A 2012 study in the American Journal of Public Health is a case in point. Researchers suggested that knowing the home address and socioeconomic data of a child could be used to predict which children with asthma were at greater risk of re-hospitalisation. The data would act as a vital sign at admission to trigger an enhanced clinical care pathway, identifying children who may need more aggressive, targeted assessments and/or interventions. This could prevent asthma attacks and reduce disparities, according to Andrew Beck, a paediatrician at Cincinnati Children’s Hospital Medical Center in the US and lead author of the study.
Taking into account the well-established links between socioeconomic disparities and childhood asthma, the researchers geo-coded home addresses and constructed a social risk index including poverty rates and house values. The researchers found that children in the high geographic risk category were 80% more likely to be rehospitalised or to revisit A&E than children at low geographic risk. Yet, the researchers noted that this information was not included in clinical care guidelines. ‘Early identification of children at increased risk could allow additional assessments and services to be put in place prior to discharge to improve patient outcomes. It could also help to target and use scarce and overburdened hospital and community resources more efficiently,’ wrote Beck in the 2012 study.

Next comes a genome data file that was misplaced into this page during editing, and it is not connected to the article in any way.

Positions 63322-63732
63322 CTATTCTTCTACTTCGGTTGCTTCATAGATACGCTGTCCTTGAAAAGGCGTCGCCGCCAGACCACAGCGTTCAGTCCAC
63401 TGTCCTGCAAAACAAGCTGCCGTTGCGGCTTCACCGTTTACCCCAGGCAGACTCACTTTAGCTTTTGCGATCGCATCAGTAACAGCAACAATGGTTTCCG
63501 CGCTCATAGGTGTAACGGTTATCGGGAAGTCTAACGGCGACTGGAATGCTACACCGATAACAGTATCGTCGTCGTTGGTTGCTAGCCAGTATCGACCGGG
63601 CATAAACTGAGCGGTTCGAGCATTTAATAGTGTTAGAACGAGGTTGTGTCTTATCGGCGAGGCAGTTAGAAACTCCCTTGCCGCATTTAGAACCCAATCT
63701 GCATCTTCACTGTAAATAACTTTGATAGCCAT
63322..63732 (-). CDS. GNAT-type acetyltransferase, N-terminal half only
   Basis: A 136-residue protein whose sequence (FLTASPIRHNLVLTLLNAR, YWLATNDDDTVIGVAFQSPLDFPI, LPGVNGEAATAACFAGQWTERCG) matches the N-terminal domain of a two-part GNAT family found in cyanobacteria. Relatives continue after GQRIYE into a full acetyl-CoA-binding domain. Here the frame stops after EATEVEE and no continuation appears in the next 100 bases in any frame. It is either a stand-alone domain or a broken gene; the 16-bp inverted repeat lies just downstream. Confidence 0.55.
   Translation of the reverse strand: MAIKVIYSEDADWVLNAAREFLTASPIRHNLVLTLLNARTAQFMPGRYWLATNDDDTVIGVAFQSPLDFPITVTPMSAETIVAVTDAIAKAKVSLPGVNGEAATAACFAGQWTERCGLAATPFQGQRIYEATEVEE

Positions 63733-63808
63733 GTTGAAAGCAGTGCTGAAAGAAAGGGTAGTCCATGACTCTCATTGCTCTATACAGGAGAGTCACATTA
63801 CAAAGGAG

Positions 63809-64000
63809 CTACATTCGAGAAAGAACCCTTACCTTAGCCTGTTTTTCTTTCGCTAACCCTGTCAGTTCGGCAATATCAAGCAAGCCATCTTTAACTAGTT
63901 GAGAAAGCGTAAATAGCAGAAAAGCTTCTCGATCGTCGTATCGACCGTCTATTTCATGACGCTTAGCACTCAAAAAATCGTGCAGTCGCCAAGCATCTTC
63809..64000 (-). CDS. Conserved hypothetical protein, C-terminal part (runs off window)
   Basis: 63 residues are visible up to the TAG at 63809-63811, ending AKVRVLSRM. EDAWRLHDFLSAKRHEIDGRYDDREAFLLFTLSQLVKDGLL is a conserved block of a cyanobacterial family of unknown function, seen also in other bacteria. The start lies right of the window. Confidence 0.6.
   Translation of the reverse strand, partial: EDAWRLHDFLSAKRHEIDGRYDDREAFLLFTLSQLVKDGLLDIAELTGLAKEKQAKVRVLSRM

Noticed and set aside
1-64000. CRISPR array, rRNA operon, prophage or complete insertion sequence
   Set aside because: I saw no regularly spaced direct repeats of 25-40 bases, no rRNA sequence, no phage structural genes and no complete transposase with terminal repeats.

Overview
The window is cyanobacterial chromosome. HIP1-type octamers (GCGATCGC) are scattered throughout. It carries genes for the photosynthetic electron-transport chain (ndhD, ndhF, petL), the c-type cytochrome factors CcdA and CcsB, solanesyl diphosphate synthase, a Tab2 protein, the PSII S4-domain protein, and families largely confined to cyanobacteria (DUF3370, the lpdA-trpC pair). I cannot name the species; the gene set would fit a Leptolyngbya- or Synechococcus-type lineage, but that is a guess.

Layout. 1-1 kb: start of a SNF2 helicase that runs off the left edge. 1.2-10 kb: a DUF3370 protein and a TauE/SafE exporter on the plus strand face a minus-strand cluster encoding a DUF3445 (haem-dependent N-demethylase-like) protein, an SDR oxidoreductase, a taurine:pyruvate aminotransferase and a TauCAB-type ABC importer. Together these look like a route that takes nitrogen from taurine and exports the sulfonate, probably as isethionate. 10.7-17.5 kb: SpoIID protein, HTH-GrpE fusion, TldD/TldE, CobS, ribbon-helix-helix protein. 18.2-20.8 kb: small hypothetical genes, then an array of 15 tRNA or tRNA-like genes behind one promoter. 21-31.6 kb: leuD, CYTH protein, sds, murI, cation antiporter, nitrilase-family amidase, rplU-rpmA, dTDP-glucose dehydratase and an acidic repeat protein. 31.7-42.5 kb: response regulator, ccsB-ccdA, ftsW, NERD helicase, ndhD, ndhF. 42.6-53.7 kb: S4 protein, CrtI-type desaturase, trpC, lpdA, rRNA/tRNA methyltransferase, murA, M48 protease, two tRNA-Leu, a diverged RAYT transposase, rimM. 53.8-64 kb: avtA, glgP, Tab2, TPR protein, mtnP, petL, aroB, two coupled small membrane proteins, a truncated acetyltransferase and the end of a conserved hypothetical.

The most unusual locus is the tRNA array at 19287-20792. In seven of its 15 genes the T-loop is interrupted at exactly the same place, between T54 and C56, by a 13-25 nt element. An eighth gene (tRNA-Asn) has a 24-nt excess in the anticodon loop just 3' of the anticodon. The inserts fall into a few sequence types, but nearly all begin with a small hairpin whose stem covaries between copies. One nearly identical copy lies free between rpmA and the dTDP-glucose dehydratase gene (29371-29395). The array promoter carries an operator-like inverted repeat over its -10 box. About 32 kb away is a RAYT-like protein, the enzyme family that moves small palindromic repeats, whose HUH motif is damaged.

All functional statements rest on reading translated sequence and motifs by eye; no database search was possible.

Davenhall cites the recent case of the US town of Flint as another example where a geomedicine approach could come in handy were the data available. Here, lead from the pipes contaminated the drinking water after the city’s authorities changed the water source, causing elevated levels of the heavy metal in residents’ blood (particularly that of children) which can cause brain damage. Davenhall says were it possible to have data on the makeup of every water pipe and location and link that with the local healthcare system, then a geomedicine approach would have allowed healthcare organisations to determine which households were at risk and allow for speedier testing and health monitoring.